Childhood obstructive sleep apnoea

Good sleep is essential for every child’s overall health and well-being. Take a moment to reflect on your child’s quality of sleep over the past few nights. Did your child sleep soundly through the night without any disturbances? Or did you notice concerning symptoms such as loud snoring, pauses in breathing, restless sleep, mouth breathing or daytime sleepiness?

In some cases, children may experience breathing disruptions during their sleep, which could be a result of a sleep disorder known as Obstructive Sleep Apnoea (OSA). OSA impacts approximately 1 to 5% of children, affecting their learning, behavioural and cardiovascular health.

Significance of quality sleep in children

Quality sleep is fundamental for children as it contributes to their physical growth, cognitive development and overall health. A restful night’s sleep allows them to wake up feeling refreshed, alert and ready to embrace the challenges of a new day. However, when the quality of sleep is compromised, it can lead to a range of short-term and long-term issues.

Children who don’t get adequate sleep may experience difficulties concentrating, learning and maintaining a healthy emotional balance. Poor sleep can significantly affect your child’s performance in school or daily activities. As parents, it is essential to recognise the signs of sleep disorders and take action to address them.

child quality sleep

What is childhood obstructive sleep apnoea?

Obstructive sleep apnoea, commonly known as OSA, is a sleep disorder that disrupts a child’s breathing during the night. It occurs when the muscles around the upper airway relax, causing the throat and airway to narrow. This narrowing leads to a range of nighttime symptoms, including snoring and, more alarmingly, partial or complete blockage of the airway.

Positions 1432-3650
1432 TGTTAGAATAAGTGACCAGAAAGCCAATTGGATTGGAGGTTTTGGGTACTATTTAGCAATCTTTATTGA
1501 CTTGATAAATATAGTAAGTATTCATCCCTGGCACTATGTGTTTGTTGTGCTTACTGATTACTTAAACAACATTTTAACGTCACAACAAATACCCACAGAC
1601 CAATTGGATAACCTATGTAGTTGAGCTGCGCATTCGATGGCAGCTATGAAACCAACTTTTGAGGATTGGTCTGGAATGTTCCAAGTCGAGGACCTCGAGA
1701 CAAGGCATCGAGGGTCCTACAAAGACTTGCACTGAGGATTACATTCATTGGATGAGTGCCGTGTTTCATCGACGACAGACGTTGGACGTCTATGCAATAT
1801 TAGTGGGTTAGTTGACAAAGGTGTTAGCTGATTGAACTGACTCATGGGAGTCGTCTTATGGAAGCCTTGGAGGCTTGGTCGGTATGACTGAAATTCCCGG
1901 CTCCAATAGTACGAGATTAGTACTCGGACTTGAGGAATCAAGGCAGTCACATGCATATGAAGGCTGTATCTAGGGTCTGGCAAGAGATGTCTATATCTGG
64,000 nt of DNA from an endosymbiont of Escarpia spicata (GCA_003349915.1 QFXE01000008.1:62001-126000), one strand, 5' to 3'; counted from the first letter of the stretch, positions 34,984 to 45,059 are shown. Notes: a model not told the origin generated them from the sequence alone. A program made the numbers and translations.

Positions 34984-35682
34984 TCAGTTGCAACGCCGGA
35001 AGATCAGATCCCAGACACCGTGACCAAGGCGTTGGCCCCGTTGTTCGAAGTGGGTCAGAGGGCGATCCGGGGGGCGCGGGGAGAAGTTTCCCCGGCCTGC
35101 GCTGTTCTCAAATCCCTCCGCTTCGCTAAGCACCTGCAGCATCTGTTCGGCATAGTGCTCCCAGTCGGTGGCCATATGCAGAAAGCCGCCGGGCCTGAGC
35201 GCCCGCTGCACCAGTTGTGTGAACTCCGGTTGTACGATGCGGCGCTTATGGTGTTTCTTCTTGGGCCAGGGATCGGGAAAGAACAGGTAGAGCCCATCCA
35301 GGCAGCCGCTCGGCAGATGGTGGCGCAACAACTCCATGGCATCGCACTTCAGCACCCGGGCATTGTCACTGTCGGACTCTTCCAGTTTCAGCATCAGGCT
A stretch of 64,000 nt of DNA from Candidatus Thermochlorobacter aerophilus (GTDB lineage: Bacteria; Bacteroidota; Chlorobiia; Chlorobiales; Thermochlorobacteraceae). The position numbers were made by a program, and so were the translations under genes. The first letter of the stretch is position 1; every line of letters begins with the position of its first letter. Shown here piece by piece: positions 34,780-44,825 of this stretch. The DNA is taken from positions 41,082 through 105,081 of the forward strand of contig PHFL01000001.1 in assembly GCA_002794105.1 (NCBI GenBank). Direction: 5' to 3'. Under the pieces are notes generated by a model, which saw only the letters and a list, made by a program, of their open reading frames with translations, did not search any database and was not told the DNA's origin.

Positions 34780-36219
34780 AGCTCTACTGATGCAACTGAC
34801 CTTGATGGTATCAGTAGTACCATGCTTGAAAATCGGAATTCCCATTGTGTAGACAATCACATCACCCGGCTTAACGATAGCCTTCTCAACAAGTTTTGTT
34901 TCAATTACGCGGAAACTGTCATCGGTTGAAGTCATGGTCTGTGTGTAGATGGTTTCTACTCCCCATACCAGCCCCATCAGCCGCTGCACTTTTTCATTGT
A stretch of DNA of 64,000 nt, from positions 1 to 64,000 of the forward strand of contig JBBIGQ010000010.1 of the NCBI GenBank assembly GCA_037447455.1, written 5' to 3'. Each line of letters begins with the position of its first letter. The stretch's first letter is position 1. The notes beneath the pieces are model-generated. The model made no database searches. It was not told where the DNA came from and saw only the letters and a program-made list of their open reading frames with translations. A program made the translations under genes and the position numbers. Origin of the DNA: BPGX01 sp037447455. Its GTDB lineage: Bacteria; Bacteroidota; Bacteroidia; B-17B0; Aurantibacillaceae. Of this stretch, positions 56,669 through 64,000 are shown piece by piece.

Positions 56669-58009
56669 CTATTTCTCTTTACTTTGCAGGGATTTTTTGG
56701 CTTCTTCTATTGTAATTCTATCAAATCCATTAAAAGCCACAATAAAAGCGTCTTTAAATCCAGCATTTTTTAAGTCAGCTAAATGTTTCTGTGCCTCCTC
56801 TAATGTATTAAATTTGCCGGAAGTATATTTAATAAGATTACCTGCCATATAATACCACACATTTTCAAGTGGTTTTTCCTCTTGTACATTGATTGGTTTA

Consequently, oxygen levels drop while carbon dioxide levels rise. These blockages are intermittent, as the brain responds with brief awakenings or movements to reopen the airway. These frequent disruptions significantly disturb a child’s sleep.

Causes of Childhood OSA

The most common cause of OSA in children is the enlargement of the tonsils and adenoids. These tissues grow most rapidly during the preschool years, occasionally outpacing the growth of the bony pharynx, leading to airway obstruction. Additionally, other risk factors for childhood OSA include obesity, allergies, medical conditions that result in low muscle tone and structural abnormalities of the airway or face, such as Down Syndrome or achondroplasia.

Symptoms of OSA

Children with OSA may exhibit the following indicators:

Nighttime symptoms:

snoring
  • Loud snoring: This is a common symptom, but it should not be dismissed as normal.
  • Breathing pauses: Children may have trouble breathing while they sleep.
  • Choking, gasping and snorting: These sounds during sleep are alarming.
  • Restlessness: Children may appear agitated and sweat during sleep
  • Mouth breathing: Breathing through the mouth instead of the nose at night.
  • Morning headaches: Headaches upon waking.
  • Poor appetite: Children might have a reduced appetite.
  • Swallowing difficulties: Particularly related to enlarged tonsils.

Daytime symptoms:

  • Excessive daytime sleepiness: Children may appear tired during the day.
  • Behavioural issues: Difficulty in paying attention, mood changes and behaviour problems.